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Frey's Scenario F simulation mentioned in account of the Democratic Party's tribulations

U-M Poverty Solutions funds nine projects

Dynarski says NY's Excelsior Scholarship Program could crowd out low-income and minority students

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Workshops on EndNote, NIH reporting, and publication altmetrics, Jan 26 through Feb 7, ISR

2017 PAA Annual Meeting, April 27-29, Chicago

NIH funding opportunity: Etiology of Health Disparities and Health Advantages among Immigrant Populations (R01 and R21), open Jan 2017

Russell Sage 2017 Summer Institute in Computational Social Science, June 18-July 1. Application deadline Feb 17.

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Mon, Jan 23, 2017 at noon:
Decline of cash assistance and child well-being, Luke Shaefer

Early Appraisals of Electronic Voting

Archived Abstract of Former PSC Researcher

Herrnson, P.S., B.B. Bederson, B. Lee, P.L. Francia, R.M. Sherman, Frederick G. Conrad, M. Traugott, and R.G. Niemi. 2005. "Early Appraisals of Electronic Voting." Social Science Computer Review, 23:274-292.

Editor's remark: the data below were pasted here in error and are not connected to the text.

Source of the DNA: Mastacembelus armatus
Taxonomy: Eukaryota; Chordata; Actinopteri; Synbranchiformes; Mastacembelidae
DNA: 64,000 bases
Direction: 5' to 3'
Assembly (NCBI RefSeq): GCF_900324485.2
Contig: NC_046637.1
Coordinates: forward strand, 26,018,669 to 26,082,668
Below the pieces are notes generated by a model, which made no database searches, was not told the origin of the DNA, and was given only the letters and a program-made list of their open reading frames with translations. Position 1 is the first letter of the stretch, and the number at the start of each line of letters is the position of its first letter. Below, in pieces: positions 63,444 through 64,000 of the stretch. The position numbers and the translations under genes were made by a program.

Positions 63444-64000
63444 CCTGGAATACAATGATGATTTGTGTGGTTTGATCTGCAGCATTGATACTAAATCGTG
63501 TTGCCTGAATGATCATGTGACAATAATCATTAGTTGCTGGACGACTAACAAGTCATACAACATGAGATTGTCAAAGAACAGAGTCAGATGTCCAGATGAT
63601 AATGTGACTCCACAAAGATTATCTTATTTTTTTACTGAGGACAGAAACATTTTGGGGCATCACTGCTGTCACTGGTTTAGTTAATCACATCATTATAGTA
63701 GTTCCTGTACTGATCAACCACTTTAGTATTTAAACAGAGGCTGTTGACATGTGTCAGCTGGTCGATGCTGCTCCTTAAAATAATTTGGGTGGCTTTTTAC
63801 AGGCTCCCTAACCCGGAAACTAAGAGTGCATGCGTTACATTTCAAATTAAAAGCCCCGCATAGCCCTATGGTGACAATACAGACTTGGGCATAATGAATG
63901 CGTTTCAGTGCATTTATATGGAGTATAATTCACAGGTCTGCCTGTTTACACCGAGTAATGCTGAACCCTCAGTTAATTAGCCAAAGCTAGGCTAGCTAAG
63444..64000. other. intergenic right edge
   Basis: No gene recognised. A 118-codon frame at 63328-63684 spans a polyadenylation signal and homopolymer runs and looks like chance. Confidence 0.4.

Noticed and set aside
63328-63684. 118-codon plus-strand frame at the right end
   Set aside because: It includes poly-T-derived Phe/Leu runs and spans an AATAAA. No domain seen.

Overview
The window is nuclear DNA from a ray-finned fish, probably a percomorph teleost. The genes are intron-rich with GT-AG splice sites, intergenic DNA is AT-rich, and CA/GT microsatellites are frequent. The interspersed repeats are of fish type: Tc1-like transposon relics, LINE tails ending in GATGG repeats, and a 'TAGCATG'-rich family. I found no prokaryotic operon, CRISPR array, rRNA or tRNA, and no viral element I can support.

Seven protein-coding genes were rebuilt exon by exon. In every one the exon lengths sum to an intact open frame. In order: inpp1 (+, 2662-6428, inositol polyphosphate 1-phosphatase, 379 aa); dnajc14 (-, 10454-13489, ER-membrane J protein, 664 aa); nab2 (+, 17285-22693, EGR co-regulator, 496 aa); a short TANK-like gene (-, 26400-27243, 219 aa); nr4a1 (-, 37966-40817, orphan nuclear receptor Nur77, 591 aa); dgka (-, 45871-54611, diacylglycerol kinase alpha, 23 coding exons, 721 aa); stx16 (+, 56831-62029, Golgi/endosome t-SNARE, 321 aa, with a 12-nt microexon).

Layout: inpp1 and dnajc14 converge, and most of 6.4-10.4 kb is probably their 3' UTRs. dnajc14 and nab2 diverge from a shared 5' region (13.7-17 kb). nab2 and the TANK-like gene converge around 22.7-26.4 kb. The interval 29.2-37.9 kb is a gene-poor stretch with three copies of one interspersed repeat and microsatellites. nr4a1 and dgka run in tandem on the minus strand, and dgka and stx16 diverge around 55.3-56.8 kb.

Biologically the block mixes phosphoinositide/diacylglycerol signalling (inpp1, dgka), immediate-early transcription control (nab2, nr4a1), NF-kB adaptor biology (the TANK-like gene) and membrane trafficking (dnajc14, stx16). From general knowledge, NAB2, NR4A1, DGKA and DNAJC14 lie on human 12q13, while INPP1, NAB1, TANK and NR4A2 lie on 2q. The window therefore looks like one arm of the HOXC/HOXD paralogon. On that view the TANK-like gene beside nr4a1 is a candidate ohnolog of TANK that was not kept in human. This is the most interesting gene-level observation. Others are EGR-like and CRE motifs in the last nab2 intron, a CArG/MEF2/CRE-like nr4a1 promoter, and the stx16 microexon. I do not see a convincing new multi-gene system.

With the recent troubles in U.S. elections, there has been a nationwide push to update voting systems. States and localities are investing heavily in electronic voting systems, many of which use a touch screen. These systems offer the promise of faster and more accurate voting; however, the current reality is that they have some shortcomings in terms of voter usability. This study examines issues related to the usability of electronic voting systems and reports on a series of usability studies that involved expert review, close observation, a field test, and an exit poll to learn voters' responses to a new voting system. Our analysis shows these systems work well; however, they have some shortcomings including some that have raised concerns among a minority of voters.

DOI:10.1177/0894439305275850 (Full Text)

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Country of focus: United States of America.

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